>In interviewing candidates for programming jobs we have tried to come up with some unusual technical questions. Mostly this is to observe the person’s reaction to such a question and to see how they might try to solve the problem.

My latest favorite question in this vein is this: “What is the worst sort algorithm you can think of?” The more precise problem definition is that the algorithm must be guaranteed to terminate and that the input will be sorted. Typically bad sort is a bubble sort – whose execution complexity is O(N^2) in the worst case.

But can you do better? Or rather, can you do worse?!

Here is an algorithm that in the worse case is O(N!) – where N! stands for N factorial (i.e. N*(N-1)*(N-2)…2*1). It works like this:

- Take random permutation from the set of permutations of N elements
- Apply this permutation to the input
- If not yet sorted, choose another permutation and go back to previous step

Since there are N! permutations of N elements, on average N!/2 permutations will have to be tried. So the execution complexity of this algorithm will be O(N!).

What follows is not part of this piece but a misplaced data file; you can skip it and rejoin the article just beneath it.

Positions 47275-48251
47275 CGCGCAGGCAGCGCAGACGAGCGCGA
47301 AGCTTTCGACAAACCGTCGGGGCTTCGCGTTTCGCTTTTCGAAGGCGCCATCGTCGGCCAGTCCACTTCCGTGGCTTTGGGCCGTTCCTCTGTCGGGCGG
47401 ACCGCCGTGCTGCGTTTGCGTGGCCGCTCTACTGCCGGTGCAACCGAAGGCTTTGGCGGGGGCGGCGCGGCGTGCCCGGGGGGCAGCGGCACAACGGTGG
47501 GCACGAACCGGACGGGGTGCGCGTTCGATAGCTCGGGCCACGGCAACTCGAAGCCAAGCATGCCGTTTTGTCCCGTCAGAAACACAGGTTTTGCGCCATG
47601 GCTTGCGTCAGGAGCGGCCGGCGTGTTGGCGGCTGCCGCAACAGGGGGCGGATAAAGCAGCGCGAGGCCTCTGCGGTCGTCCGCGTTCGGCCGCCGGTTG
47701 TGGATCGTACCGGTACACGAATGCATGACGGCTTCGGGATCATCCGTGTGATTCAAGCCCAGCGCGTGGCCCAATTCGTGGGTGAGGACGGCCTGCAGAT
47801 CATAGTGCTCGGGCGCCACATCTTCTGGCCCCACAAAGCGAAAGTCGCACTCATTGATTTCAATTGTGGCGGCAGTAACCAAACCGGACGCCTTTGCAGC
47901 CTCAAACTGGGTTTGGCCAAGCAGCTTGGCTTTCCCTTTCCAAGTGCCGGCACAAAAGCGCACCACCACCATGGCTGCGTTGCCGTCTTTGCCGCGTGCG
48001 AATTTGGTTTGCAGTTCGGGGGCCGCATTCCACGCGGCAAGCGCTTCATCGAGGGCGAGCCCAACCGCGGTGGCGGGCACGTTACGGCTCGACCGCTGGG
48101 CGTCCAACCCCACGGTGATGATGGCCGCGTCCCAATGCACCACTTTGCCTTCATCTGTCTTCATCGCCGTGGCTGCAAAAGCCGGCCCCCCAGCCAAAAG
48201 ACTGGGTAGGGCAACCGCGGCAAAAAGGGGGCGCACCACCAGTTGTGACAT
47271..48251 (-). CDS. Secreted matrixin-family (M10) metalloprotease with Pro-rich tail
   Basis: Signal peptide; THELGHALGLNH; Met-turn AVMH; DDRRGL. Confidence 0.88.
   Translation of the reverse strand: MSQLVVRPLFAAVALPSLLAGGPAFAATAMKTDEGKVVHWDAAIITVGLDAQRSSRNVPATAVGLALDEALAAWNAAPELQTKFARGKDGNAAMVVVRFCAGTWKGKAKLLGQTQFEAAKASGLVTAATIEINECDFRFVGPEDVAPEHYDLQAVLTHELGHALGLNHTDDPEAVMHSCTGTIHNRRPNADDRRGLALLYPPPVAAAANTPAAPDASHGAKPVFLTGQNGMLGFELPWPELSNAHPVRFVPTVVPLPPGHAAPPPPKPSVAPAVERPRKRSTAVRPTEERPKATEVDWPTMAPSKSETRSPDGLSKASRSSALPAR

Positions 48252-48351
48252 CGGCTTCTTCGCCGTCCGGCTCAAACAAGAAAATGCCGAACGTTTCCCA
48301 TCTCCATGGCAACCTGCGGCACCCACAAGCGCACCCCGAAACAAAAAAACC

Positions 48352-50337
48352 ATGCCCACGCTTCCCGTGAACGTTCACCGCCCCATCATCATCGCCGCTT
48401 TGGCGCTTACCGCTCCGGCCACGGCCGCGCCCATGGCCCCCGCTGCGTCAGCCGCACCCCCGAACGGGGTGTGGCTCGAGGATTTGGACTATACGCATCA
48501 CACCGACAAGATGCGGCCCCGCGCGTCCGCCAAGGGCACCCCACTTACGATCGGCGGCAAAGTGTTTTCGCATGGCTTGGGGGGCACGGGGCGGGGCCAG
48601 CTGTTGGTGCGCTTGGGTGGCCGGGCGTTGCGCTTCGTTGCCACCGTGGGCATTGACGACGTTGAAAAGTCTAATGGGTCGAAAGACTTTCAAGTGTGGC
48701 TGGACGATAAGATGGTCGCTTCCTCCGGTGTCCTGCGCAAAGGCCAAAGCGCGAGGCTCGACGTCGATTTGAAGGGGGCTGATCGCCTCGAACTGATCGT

Just to try it out I wrote this sort in Ruby. Here is the code:

require "permutation"

class Array

# return true if array is sorted

def sorted?

return true if self.length <= 1

for i in 0..self.length-2

return false if (self[i] > self[i+1])

end

true

end

end

def worst_sort (a)

perm = Permutation.new(a.length)

while (perm.rank != perm.last)

sa = perm.project(a)

return sa if (sa.sorted?)

perm.succ!

end

end

I tried running this sort on my laptop and for an array of 11 elements it was taking so long that I lost patience and stopped the program.

If you look at the code above the most difficult part is generating permutations on N elements in order. I was lucky to find that the hard work was already done for me in the Ruby “permutations” module. You can find the source for this module here: http://permutation.rubyforge.org.

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I’d bet that code is being used somewhere.